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Two “new” economies flourish in 2023 – the gig and the creator.
But how different is the gig economy vs. the creator economy? How similar are the two?
Let’s explore the what, how much, and why between the two.#GigEconomy vs. #CreatorEconomy: How do they differ? How are they similar? Click To Tweet
Frankly, the gig economy is a little easier to define than the creator economy because it’s really just another term for “freelance.”
Here’s how Wikipedia describes the gig economy: “Gig workers are independent contractors, online platform workers, contract firm workers, on-call workers, and temporary workers. Gig workers enter into formal agreements with on-demand companies to provide services to the company’s clients.”
Now, Investopedia adds a little more context to the gig economy definition. Here’s its explanation:
“A gig economy is a labor market that relies heavily on temporary and part-time positions filled by independent contractors and freelancers rather than full-time permanent employees.
“Gig workers gain flexibility and independence but little or no job security. Many employers save money by avoiding paying benefits such as health coverage and paid vacation time. Others pay for some benefits to gig workers but outsource the benefits programs and other management tasks to external agencies.”
Now, definitions for the creator economy are less articulate and sometimes just wrong.
Wikipedia incorrectly equates the creator economy to the influencer economy, explaining it as “a software-facilitated economy that allows creators and influencers to earn revenue from their creations.”
But if they had looked at Adobe’s Future of Creativity study, they would find influencers represent 14% of the creator economy.
The CB Insights definition works well in its simplicity (and it’s accurate): “The creator economy refers to the independent businesses and side hustles launched by self-employed individuals who make money off of their knowledge, skills, or following.”
But that explanation sounds too similar to a subsect of the gig economy. It omits the central theme of the creator economy definition – the audience.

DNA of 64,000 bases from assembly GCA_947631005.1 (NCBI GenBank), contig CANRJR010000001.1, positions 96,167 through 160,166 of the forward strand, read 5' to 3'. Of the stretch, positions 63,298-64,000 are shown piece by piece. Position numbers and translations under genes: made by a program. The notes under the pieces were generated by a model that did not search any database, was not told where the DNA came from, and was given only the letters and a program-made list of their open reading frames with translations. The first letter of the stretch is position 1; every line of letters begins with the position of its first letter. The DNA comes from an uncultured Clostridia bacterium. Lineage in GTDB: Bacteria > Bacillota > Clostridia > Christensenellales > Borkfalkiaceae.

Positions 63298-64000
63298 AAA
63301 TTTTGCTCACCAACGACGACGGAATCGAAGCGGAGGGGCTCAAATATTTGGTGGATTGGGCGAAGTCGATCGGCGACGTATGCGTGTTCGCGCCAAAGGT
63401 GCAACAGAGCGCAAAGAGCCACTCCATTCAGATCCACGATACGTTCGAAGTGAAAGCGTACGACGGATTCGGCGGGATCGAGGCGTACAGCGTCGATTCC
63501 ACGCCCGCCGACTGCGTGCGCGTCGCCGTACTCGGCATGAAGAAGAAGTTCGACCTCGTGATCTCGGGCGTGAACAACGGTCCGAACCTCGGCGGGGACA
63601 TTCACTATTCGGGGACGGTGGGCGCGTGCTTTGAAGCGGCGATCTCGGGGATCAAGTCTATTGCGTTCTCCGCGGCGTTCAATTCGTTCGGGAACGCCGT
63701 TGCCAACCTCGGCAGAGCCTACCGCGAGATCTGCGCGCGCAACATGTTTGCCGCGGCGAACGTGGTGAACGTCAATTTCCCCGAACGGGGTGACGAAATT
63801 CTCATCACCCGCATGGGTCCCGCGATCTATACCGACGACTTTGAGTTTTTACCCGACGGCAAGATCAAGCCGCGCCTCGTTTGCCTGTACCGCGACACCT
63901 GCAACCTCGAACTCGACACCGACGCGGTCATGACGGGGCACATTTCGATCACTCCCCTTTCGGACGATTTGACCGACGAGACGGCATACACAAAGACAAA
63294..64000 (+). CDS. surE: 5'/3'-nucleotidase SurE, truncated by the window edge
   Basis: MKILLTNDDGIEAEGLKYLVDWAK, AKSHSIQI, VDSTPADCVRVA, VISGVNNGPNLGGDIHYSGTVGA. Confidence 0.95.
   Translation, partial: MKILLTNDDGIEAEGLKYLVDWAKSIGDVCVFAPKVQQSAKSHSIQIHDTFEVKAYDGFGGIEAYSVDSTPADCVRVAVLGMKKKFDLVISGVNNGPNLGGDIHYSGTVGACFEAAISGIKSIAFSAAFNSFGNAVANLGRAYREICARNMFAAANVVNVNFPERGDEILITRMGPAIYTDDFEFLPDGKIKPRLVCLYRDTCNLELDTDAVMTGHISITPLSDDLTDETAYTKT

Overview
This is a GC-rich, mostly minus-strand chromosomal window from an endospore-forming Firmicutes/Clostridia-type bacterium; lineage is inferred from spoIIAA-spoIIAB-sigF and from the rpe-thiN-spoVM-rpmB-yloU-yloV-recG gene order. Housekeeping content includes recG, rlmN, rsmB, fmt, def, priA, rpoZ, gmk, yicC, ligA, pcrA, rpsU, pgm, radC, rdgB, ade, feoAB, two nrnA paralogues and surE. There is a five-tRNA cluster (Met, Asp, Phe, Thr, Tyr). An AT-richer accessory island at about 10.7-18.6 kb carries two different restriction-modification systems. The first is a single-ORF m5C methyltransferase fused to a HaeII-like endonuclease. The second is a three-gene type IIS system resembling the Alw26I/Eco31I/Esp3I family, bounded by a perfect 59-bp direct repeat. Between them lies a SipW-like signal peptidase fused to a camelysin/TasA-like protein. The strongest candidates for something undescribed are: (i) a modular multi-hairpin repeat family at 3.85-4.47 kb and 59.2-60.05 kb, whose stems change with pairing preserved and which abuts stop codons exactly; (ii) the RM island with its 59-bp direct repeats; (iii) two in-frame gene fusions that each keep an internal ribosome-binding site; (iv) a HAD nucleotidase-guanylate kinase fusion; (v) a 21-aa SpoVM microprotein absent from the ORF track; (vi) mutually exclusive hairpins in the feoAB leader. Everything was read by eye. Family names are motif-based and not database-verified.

That’s why we favor this definition of the creator economy from the U.S. Chamber of Commerce: “In the creator economy, creators make money directly from their audience. It consists of consumers, entrepreneurs that cater to their audience, advertisers, and companies that market to artistic entrepreneurs.”
In 2023, the gig economy is expected to gross over $455B, according to a Statista forecast. Almost 90% of gig economy revenue comes from transportation-related and asset-sharing services. (Think Uber and Airbnb.)
By 2023, an estimated 915M freelancers will be working around the globe, according to a Mastercard study. Of that group, 78M would be considered gig workers by the study’s more limiting definition – “connected to customers and job opportunities by digital gig platforms.”
Four in 10 gig workers also have other employment.
An oft-quoted stat on the size of the creator economy is $104B. But the challenge around defining the creator economy arises in quantifying its size. The scope of this valuation relies heavily on creators earning revenue from their operations on social media. It doesn’t sufficiently calculate revenue from creators who don’t rely on social media for their business revenue, such as coaches, consultants, podcasters, bloggers, course instructors, etc.
Over 303 million creators operate in the creator economy, with 17% owning a business and 39% aspiring to become one.
Six in 10 creators also have a full-time job.#GigEconomy: 4 in 10 workers have other employment. #CreatorEconomy: 6 in 10 creators have a different full-time job. Click To Tweet
Given the vastness of the gig economy and the varying motivators of those in it, it’s no surprise that gig workers’ earnings fluctuate wildly. Earnest Loans has found 85% earn less than $500 a month.
In the United States, freelancers reporting an income over $100K is over 3M.
Forty-four percent of gig workers consider freelancing as their primary income source. More than half report an annual household income of $50K or less.
People working in the creator economy are similar to gig workers in that their revenue isn’t that big, especially in the early years.
Over one-third of creators in business less than two years earn less than $1K a year, while another third earn between $1K and $10K. Only 6% earn over $50K.
Creators in business between three and four years see some growth. Over 20% of those creators earn over $50K, but 47% still earn less than $10K.
An ADP Research Institute study found 28.8% of gig workers say flexible scheduling is a reason for choosing gig work. Almost the same number (28.4%) say gig work lets them do their passion work. Twenty-six percent cited their reason as a personal choice.
In an Adobe study, over 50% of creators say they work to express themselves, to do something fun, and to explore their passions/interests. Less than one-third cite monetary reasons.
But in The Tilt’s research of content entrepreneurs – a niche within the creator economy – more focused on operating a content-first business, the results were more similar to the gig economy workers.
Of this group of creators, 82% of full-timers say they value the independence a content business affords, and 80% like the flexible work hours.
About the author
Ann regularly combines words and strategy for B2B, B2C, and nonprofits, continuing to live up to her high school nickname, Editor Ann. An IABC Communicator of the Year and founder of G Force Communication, Ann coaches and trains professionals in all things content. Connect with her on LinkedIn and Twitter.